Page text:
Fybertech: The De Novo Project, Part 3
By: FyberOptic
Thursday, January 26th, 2006

FyberOptic awoke, eyes confusedly dancing across the surroundings, trying to get his bearings. He attempted to sit up swiftly, only for pain in his chest to strike him back down again. He groaned a bit until it faded, a bit more awake now, and was able to better assess his situation.

He was in the bedroom of his lab, he surmised, based on the familiar metal wall and ceiling that surrounded him, refracting what small amount of light which spilled in through the open doorway.

Still somewhat confused, he tried to sit again, slower this time. The pain in his chest was more tolerable now, though his muscles were sore throughout his entire body, he found, as he managed to get upright. He hissed a bit through his teeth as his feet touched the icy floor, having forgotten about its metal surface in his dazed state, which was something he had planned to install heating underneath eventually, but hadn't gotten around to yet of course.

He stood, achingly, trying to straighten up. His neck was particularly sore, as felt his head. He reached up, noticing a bandage across part of his forehead, which stung from his touch. He slowly dragged his pajama-clad body towards the door, holding onto the door facing to make the turn, before heading down the corridor towards the main room.

The light there was nearly blinding to him, to which he raised a hand to guard his eyes while they adjusted. Upon looking around, everything seemed normal he thought, as faint beeps came at him from various directions as the computers went about their duties. But the confusion still fought with his mind as he tried to remember what had happened. How he get back here he wondered in particular.

He headed on around the room curiously, towards the exit corridor, when suddenly a figure with brown paper bags filling their arms rounded the same hallway. They were both taken aback at the sight of one another. Fyber stumbled backwards, almost tripping over a stool at the center table, while the other individual nearly dropped the bags, spilling a few items out of the top before getting them under control.

"What are you doing up??" admonished a guy's voice, just as a face peered out from between the two brown paper sacks.

Fyber suddenly sighed a bit with relief, recognizing the man. He was of average height, thin, short dark hair cut level across the front, with dark round-ish glasses. It was Boris, whom Fyber had known for a few years now. Boris was going to college back in the city not far from there, so they wasted weekends every so often poking around the local arcades and computer shops, like any self-respecting geeks would do.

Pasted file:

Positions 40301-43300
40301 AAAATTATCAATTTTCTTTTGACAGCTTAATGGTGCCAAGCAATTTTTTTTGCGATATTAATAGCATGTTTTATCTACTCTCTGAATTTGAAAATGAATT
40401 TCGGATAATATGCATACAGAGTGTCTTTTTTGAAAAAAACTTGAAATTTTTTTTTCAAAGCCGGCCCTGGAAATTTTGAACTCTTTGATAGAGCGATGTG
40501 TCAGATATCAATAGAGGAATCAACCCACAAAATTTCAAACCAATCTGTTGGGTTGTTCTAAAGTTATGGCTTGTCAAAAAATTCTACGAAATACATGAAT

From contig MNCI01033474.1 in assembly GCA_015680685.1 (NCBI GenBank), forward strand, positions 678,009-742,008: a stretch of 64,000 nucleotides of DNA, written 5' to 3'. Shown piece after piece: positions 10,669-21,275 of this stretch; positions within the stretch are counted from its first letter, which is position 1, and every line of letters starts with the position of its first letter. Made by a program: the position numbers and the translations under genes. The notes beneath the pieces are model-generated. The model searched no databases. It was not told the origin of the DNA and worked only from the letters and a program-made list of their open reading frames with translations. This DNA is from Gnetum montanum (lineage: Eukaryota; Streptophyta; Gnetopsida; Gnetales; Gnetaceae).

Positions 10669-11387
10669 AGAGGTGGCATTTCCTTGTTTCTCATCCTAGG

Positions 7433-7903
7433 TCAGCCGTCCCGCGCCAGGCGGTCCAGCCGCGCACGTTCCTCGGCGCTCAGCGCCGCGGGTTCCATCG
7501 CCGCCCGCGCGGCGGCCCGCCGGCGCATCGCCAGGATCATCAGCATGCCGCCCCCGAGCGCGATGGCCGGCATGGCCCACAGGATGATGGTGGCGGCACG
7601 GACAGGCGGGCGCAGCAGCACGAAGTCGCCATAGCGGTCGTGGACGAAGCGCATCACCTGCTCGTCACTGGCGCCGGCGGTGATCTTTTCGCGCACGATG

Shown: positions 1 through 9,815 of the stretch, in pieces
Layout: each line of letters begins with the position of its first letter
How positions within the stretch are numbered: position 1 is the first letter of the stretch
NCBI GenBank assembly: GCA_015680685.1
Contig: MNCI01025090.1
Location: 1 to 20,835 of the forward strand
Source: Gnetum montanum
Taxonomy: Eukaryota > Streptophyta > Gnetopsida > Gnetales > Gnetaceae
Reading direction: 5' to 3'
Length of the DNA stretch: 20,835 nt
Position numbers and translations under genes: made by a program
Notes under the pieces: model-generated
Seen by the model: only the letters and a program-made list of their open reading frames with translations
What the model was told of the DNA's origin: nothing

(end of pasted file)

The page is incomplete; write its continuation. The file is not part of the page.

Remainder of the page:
After the initial shock and identification, Fyber focused back on what he had said. "Why not be up?" he responded, knowing it probably had to do with the aches throughout his body, but hoping Boris would fill in the blanks without having to ask.

"It's bad enough you won't go to the hospital," he started, carrying the bags on inside and resting them down on the center table, "but now you're up dancing around as if nothing happened." He started to unpack the bags, but paused, giving giving Fyber a once-over. "But you must be doing better." he added, in response to Fyber being able to walk around at all.

Fyber finally took notice of the sorts of things Boris had brought with him. "I've already got supplies." he commented, sitting down on the stool he had almost tripped over previously as he glanced over the goods on the table.

"You had supplies." Boris corrected, emptying the one bag before starting on the other. "Those got finished up yesterday."

Fyber sat and thought on this for a second, his clouded memory not wanting to cooperate. Sounds of breaking glass suddenly whisked through his mind, as he faintly recalled an accident. That seemed to be all he could retrieve at the moment, though. "How long ago.."

"Almost a week now." said Boris.

Fyber's eyes widened in disbelief. That would explain the supplies, he supposed, since he only had about a week's worth put away. Just enough for one person, at that. He didn't know, or couldn't remember, whether Boris had been staying there during the week. But then he looked down at what he was wearing, knowing he certainly wasn't wearing pajamas when he wrecked the truck, and if he had been, he'd have a lot more questions than he already did.

He looked up at Boris from his stool, pointing down at his outfit as he asked "You didn't.. I mean, you know."

Boris chortled. "Why hell no." he responded, emptying out the second bag almost entirely. "Jenny did that."

Fyber froze. "Jenny Colgan?!" he exclaimed, jumping up from the stool, which he regretted a moment later as he winced with pain. Boris stopped doing what he was doing, and now appeared to have regretted saying anything.

"You told her?" Fyber pressed on, clearly aggravated, as Boris stood a bit more uncomfortably.

"Well, it's your own fault." Boris accused, snatching the loaves of bread off the table roughly and took them over towards one of the walls, pushing a button on a panel, which promptly clicked open, revealing somewhat of a cupboard inside. "You go and wrap yourself around a tree, call me, but refuse to go get fixed up. No hospitals, no hospitals, you mumbled." He paused for a moment, going back to get more groceries to stuff in the opening in the wall. "Jenny said you probably have a concussion."